When the tuning fork tines 15, 15 are already oscillat ing, the structure is responsive to deflection of the whole about the axis of the torsion bar mounting. Such deflection produces alternating or oscillatory reaction forces in the structure which bring about responsive oscillation in antiphase of the oscillatory bodies 16 and 12, 14 on the torsion bar mounting. Similarly, when said oscillatory bodies 16 and 12, 14 are already oscillating such deflection results in responsive oscillation of the tuning fork tines 15, 15.

In practice, it is preferred to drive the tuning fork tines. This may readily be done, for example, by means of a regenerative or positive feed back arrangement in which as indicated in FIGURE 1 a drive device E, preferably of capacitative type, is connected to the output of an amplifier AMP to the input of which is connected pick-off means device M, which are preferably of inductive type; further pickoff means P, P which are phase-sensitive, and also preferably of inductive type, being associated with the tuning fork 14 and frame 16 to afford an output signal whose phase is dependent upon the sense of deflection about the torsion bar axis.

Turning now to FIGURES 4, 5, 6 in the structure there shown, two torsion bars 21, 21 have support members 23, 23 joined to them at nodal zones intermediately of their lengths and a rigid rectangular frame 26 is joined at points midway of the lengths of its shorter sides to the outer ends of the torsion bars 21, 21 as in the case of FIGURES 1, 2 and 3. In this structure, however, a tuning fork arrangement 24 having tines 25, 25 is joined to one end of the frame 26, and, the inner ends of the torsion bars 21,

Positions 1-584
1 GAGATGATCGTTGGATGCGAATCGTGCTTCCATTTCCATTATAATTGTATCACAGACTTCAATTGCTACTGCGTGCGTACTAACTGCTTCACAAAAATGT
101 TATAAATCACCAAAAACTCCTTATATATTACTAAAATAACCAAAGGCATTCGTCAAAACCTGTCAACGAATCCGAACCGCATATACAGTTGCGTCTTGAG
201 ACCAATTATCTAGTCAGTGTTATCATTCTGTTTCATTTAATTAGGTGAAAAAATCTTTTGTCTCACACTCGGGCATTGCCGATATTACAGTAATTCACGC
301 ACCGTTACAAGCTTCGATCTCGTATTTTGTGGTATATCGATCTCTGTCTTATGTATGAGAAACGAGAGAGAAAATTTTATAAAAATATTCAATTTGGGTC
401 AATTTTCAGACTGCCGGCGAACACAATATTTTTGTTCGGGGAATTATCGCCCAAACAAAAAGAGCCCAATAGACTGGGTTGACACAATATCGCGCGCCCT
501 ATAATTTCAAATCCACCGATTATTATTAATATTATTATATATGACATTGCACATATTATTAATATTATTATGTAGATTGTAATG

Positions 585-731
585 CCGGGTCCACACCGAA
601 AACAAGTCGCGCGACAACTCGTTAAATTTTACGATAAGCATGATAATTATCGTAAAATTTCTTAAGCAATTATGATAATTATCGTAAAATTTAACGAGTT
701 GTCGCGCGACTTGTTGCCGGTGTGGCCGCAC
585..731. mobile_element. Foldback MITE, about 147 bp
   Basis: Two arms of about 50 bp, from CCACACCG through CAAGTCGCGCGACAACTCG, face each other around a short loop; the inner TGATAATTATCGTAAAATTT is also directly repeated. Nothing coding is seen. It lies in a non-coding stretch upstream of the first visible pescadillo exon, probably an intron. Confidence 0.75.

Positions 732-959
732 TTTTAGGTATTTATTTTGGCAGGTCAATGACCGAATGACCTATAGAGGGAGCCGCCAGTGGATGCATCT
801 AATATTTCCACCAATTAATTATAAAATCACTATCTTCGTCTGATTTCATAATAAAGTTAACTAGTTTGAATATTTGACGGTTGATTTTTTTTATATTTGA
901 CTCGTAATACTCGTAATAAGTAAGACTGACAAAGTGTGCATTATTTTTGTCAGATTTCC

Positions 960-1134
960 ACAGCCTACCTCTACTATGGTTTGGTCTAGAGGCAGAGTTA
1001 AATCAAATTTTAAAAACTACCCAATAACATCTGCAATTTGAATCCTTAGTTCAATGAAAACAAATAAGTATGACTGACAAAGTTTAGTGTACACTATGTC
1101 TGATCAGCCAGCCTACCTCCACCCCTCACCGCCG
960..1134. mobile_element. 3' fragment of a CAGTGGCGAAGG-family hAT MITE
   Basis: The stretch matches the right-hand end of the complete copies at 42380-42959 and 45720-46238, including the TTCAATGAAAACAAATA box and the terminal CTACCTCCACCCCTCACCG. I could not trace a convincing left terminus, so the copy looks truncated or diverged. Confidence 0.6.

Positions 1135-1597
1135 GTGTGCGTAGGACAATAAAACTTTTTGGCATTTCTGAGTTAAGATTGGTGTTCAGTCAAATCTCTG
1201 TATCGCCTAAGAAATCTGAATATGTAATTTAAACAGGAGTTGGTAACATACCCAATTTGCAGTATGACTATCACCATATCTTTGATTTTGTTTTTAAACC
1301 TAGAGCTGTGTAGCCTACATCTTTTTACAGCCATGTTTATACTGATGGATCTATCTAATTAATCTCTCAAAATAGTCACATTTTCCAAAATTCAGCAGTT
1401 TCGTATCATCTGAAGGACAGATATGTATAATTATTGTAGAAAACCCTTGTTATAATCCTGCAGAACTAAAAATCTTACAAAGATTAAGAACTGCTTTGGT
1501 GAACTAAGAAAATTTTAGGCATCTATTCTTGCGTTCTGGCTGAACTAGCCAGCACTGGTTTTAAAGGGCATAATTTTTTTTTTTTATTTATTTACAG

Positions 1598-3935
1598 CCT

21 are joined by a rigid rectangular section body 22 which is of greater lateral dimensions between the tines 25, 25 than the rigid bar 12. of FIGURES 1, 2 and 3.

In the case of FIGURES 4, 5 and 6 the arrangement is such that the tuning fork arrangement 24 together with the rigid frame 26, on the one hand, and the rectangular section body 22, on the other hand, are balanced and have equal natural frequencies of oscillation about the axis of the torsion bars 21, 21 which are the same as the natural frequency of oscillation of the tuning fork tines 25, 25. Hence, in this case, the frame 26 with the tuning fork arrangement 24 joined thereto and the rectangular body 22 constitute respectively, two oscillatory bodies coupled resiliently by the torsion bars 111, 11 so that oscillation of the one is accompanied by oscillation of the other in antiphase just as oscillation of either tuning fork tine 25 is accompanied by oscillation of the other in antiphase.

As in the case of FIGURES 1, 2 and 3, when the tuning fork tines 25, 25 are already oscillating, deflection of the whole structure about the torsion bar axis brings about responsive oscillation in antiphase of the two bodies 22 and 26, 24 on the torsion bar mounting; and, similarly, when said bodies 22 and 26, 24 are already oscillating deflection of the whole structure about the torsion bar axis brings about responsive oscillation of the tuning fork tines 25, 25.